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The Making of “Romeo & Juliet”


Learn how the National Theatre and director Simon Godwin transformed “Romeo & Juliet” from a play to a film due to COVID-19 restrictions.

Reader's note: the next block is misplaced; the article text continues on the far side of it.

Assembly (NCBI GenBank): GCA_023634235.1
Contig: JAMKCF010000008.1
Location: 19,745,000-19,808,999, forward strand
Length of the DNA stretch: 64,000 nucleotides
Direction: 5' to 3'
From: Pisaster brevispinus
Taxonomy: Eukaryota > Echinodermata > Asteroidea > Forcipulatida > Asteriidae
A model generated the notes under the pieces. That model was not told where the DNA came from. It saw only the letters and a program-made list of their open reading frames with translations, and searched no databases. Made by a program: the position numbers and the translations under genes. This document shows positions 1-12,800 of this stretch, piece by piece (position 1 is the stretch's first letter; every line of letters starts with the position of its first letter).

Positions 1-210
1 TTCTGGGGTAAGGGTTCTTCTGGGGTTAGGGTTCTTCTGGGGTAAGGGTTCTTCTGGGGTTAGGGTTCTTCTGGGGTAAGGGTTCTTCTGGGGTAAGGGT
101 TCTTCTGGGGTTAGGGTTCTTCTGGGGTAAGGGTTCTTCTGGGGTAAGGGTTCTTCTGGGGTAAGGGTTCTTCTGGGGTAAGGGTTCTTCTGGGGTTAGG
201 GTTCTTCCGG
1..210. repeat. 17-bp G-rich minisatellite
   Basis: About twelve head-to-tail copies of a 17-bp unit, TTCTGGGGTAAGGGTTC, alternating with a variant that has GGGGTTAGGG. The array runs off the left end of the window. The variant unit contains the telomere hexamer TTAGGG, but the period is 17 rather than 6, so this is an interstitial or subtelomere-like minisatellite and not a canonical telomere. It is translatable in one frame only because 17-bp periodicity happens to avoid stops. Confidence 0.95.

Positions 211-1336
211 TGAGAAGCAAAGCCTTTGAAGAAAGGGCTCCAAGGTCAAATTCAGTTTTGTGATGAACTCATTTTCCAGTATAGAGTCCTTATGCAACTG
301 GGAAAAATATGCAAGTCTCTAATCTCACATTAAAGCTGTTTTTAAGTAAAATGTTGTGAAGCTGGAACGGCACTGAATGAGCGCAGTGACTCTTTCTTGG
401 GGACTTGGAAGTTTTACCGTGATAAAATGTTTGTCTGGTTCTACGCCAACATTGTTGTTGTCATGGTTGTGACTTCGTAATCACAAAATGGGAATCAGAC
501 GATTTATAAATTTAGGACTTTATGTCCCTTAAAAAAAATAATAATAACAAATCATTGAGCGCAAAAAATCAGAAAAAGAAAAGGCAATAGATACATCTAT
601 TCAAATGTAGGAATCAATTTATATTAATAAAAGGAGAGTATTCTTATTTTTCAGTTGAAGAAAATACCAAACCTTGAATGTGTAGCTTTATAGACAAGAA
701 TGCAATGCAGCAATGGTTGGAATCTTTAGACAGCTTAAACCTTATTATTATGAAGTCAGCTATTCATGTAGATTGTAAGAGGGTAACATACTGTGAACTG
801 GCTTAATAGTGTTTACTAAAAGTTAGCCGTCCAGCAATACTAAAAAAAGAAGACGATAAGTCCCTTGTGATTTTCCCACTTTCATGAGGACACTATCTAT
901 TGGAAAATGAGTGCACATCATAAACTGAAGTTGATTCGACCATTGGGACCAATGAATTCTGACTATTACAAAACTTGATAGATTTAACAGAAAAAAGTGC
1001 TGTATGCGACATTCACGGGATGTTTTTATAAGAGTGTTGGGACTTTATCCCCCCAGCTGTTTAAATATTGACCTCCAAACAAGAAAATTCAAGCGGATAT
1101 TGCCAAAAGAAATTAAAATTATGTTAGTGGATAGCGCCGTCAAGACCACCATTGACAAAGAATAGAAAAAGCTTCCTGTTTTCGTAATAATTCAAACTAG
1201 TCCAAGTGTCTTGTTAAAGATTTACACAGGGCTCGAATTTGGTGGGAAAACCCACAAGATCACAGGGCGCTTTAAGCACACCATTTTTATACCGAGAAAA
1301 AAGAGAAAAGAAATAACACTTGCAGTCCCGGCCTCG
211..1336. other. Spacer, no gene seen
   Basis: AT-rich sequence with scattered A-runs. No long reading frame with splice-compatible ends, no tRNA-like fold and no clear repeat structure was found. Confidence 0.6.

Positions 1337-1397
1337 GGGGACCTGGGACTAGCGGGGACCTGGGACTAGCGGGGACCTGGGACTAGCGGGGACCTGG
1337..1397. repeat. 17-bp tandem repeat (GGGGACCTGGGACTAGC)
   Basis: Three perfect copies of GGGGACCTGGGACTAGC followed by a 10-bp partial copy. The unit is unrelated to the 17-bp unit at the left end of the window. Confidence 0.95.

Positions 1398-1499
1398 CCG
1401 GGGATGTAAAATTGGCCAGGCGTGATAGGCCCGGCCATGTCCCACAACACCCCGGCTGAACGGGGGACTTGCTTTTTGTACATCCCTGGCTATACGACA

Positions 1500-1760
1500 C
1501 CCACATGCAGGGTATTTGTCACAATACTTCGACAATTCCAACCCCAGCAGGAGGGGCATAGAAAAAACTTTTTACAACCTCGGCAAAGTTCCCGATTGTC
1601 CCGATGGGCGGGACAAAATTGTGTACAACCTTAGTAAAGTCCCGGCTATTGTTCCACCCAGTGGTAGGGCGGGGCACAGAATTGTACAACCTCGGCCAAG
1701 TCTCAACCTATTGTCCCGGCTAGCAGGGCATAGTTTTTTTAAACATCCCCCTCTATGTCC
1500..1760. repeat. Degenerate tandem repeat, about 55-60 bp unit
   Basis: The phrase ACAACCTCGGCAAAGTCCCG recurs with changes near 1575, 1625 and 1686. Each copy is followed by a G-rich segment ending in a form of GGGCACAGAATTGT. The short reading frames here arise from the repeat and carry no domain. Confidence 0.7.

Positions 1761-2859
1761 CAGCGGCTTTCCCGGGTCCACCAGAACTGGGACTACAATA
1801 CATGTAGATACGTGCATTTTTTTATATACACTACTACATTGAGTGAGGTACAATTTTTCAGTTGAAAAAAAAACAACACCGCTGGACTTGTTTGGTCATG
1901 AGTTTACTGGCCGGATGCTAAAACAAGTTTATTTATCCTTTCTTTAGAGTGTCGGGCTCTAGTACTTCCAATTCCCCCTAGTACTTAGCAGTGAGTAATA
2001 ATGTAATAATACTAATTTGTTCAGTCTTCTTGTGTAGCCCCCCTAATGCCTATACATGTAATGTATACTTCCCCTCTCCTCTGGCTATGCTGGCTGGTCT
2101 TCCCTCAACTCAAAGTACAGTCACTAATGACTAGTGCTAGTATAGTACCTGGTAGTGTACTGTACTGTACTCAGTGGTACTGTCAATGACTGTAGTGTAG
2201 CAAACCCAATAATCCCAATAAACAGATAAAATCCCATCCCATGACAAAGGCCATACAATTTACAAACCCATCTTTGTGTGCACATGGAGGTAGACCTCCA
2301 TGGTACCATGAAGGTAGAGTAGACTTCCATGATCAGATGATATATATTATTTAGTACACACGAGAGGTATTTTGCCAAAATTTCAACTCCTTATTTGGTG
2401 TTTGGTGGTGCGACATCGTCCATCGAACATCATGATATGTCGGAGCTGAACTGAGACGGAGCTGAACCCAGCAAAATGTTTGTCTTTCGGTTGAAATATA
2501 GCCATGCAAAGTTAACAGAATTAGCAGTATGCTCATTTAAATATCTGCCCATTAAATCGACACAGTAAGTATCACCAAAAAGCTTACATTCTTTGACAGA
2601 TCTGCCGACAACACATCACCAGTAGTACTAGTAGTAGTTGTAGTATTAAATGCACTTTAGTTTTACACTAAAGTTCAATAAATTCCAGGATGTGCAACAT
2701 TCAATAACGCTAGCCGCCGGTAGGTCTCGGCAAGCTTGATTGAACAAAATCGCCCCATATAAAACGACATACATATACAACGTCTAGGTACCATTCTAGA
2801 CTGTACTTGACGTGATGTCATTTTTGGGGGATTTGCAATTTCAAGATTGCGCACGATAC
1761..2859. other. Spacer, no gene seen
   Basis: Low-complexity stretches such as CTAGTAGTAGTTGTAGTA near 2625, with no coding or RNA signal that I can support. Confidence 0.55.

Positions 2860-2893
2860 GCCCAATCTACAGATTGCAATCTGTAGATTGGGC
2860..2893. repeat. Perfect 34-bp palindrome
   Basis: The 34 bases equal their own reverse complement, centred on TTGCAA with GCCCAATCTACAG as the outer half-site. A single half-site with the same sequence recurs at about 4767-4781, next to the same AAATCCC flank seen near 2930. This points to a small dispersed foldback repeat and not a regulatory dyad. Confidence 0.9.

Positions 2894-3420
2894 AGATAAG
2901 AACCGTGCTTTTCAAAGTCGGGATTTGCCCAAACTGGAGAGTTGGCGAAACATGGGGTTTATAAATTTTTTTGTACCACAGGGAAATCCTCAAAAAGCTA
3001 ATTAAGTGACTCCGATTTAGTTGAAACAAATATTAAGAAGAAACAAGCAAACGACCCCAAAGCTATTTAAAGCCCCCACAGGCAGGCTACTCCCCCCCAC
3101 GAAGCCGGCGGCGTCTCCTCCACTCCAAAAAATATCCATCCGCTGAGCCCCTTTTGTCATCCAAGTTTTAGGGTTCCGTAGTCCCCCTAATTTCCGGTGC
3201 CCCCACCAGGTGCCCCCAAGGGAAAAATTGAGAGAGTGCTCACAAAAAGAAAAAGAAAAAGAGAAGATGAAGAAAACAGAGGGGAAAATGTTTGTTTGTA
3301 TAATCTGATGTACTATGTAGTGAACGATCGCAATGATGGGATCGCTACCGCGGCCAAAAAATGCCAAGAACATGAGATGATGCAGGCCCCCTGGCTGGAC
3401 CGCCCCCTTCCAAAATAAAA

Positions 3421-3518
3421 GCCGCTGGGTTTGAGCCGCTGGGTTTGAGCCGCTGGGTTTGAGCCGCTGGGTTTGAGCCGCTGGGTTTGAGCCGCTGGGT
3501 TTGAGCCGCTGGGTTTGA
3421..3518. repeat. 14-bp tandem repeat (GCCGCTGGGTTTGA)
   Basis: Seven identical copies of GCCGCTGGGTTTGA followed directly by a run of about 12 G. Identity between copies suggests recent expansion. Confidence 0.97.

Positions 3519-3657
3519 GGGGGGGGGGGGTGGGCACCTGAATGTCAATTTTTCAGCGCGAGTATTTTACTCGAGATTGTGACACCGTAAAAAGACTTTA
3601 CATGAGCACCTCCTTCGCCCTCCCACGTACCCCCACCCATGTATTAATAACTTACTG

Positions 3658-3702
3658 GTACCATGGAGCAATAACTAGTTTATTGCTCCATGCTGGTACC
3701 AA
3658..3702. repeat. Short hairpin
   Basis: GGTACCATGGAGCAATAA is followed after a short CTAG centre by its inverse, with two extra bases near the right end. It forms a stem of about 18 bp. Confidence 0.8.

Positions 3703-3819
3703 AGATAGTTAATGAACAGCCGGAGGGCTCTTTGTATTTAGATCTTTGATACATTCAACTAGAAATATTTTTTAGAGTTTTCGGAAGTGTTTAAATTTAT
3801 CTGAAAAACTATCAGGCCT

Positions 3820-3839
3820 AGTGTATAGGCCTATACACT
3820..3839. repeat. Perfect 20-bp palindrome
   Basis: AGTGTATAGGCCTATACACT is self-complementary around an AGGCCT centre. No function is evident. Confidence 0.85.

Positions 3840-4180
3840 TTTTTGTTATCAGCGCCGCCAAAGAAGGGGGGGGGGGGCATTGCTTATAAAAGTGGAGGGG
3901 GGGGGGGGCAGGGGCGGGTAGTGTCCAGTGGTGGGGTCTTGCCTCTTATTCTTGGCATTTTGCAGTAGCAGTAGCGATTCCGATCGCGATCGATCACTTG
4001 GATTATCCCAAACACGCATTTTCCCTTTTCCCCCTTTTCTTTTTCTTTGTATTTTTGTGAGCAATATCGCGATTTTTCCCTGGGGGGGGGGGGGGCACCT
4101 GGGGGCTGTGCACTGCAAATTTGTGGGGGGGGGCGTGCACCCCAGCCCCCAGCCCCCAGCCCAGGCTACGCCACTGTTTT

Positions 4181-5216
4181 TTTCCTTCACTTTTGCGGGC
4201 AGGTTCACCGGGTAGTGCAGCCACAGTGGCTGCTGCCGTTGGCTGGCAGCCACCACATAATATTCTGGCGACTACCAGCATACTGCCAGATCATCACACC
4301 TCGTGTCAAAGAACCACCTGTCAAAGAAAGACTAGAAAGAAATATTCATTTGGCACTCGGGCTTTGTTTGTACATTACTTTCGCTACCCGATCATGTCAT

they're saucing out the the depth of each other's love and figuring out if they're both willing to jump off the cliff romeo juliet was due to be performed in the olivier theatre in summer 2020 the sets were underway and we were ready to go and then the pandemic hit the production of course like every other production in the world was cancelled and yet through david sable the producer and rufus norris the artistic director of the national theatre their vision their tenacity said hey hang on what about coming together and trying still to preserve something from that production we know we can't do a play we know we can't do an empty live of recording that play in front of a live audience what about trying to make a film of the play instead of just saying that's not possible they said well what is possible and came up with this beautiful hybrid idea of allowing an abandoned theatre which is full of memories and past performances how that theater can actually become a character who makes the story come to life in this group of actors so it's almost like the building is allowing the story to be told we had the cinematographer with us from day one so it was unlike any other film kind of thing or even a theater thing where we're all sharing ideas all the time and so film references and pictures and paintings and music so there's lots of things in the pot how it's worked in reality has been magic it's just kind of like film crew and theater crew and actors and dancers we've all been working out at the same time together in the rehearsal room we're giving it loads of energy yeah and like trying to fill like a huge theater-sized space and then suddenly and then as soon as tim is there like keep still yeah please we're used to in theater a single candle representing thousands or a small bit of music telling us that we're in egypt whereas in a film we'd have some establishing shots of the nile and so this conceptually takes that idea and tussles with it i think everyone was aware of trying to find a way to capture the experience of theatre in a way that is trying to engage the viewer in the same act of imagination as they experience when they come to the theater but when viewing a film it's a i suppose a reminder of the excitement and the joy and the danger of first risking yourself for the love and the affection of another we're still trying to work out what love means or trying to find ways of articulating what love means and how complex love is and how sort of intoxicating it can be nobody wants them to be together the whole world is against them being together but they still fight till the till the end so that they can have a life with love instead of hate theatres are all about community of course they're all about gatherings they're all about the one thing that we can't do right now which is to be together in a group so of course it's eerie of course it's poignant of course it's filled with ghosts and yet like any sacred space it's also filled with promise it's also filled with the extraordinary gestures laughter tears passion that have filled the space where i'm sitting for decades and decades and decades so actually sitting here now working in this space filming in this space has been an enormous act of hope and of celebration of what has come and what will come [Music] you


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